USA: Still failing human rights in the name of global

Report
January 20, 2010

USA: Still failing human rights in the name of global

6 The Court of Appeals said that while it believed Ghaleb Al-Bihani was lawfully detained because the record showed that he was “both part of and substantially supported enemy forces”, the picture might be less clear in other cases “where facts may indicate only support, only membership, or neither”. However, it said that it had no need at this point to “explore the outer bounds of what constitutes sufficient support or indicia of membership to meet the detention standard.”

7 Al Bihani v. Obama. Brief for Appellees, In the US Court of Appeals for the DC Circuit, July 2009.

8 Article 9(1) and (4) of the 1966 International Covenant on Civil and Political Rights (ICCPR), ratified by the USA in 1992.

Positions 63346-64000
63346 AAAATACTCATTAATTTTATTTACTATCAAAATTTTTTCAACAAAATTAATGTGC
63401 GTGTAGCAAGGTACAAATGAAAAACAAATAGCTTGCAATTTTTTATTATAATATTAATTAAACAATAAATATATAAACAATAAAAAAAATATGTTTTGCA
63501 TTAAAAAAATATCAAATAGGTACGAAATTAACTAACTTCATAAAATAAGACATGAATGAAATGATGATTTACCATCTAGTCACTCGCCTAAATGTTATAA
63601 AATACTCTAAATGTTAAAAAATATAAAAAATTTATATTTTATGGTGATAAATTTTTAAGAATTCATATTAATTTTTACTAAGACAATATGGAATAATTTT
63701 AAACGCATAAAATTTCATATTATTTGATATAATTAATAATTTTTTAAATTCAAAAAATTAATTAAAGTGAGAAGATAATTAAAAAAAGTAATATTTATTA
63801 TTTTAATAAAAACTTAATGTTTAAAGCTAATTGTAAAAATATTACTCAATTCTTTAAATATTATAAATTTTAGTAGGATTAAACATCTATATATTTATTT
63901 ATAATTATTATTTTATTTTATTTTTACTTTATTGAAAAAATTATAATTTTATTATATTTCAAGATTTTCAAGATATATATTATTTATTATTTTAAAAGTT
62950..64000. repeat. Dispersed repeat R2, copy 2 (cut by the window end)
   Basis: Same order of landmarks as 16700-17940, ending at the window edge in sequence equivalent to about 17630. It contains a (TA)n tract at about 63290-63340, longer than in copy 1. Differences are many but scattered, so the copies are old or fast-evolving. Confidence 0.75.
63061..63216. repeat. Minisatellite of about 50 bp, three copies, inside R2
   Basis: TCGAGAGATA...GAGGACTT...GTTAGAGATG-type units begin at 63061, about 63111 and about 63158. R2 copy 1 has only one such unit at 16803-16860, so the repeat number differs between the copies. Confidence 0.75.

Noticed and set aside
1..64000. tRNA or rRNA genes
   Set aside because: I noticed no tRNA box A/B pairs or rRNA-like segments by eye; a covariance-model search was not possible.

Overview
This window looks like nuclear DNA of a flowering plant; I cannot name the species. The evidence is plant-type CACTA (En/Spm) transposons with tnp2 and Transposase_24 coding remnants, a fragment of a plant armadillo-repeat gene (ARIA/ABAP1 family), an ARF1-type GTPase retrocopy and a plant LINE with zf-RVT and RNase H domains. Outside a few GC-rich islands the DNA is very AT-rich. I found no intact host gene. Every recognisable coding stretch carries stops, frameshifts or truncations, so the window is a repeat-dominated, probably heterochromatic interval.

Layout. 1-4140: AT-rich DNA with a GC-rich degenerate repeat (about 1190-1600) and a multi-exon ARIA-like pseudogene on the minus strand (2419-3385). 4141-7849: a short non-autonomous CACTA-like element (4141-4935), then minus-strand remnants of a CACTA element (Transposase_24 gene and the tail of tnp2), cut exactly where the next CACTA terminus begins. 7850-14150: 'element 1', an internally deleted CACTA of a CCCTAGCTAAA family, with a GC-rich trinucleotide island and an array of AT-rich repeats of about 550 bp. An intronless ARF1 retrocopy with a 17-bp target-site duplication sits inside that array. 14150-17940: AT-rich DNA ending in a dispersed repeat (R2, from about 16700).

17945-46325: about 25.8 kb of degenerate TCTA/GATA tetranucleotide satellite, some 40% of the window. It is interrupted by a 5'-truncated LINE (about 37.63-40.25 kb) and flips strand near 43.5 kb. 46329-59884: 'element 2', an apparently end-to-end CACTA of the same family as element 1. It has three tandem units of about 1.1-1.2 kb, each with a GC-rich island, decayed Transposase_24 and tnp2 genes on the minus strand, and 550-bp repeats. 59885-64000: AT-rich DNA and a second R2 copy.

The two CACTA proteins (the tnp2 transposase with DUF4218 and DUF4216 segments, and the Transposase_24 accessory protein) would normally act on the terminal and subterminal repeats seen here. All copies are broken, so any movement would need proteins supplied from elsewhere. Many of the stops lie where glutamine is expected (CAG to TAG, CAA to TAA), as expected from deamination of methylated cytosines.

9 See articles 14 and 26 of the ICCPR.

10 See Convention against Torture article 14; ICCPR article 2(3).

11 See also USA: Blocked at every turn: The absence of effective remedy for counter-terrorism abuses, 30 November 2009, http://www.amnesty.org/en/library/info/AMR51/120/2009/en.

12 The USA’s international human rights obligations prohibit in any event the use in proceedings of evidence obtained by torture or other cruel, inhuman or degrading treatment. See Convention against Torture, article 15; Human Rights Committee, General Comment no 20 (1992), para 12.

13 See also, for example, USA: Many words, no justice: Federal court divided on Ali al-Marri, mainland ‘enemy combatant’, August 2008, http://www.amnesty.org/en/library/info/AMR51/087/2008/en.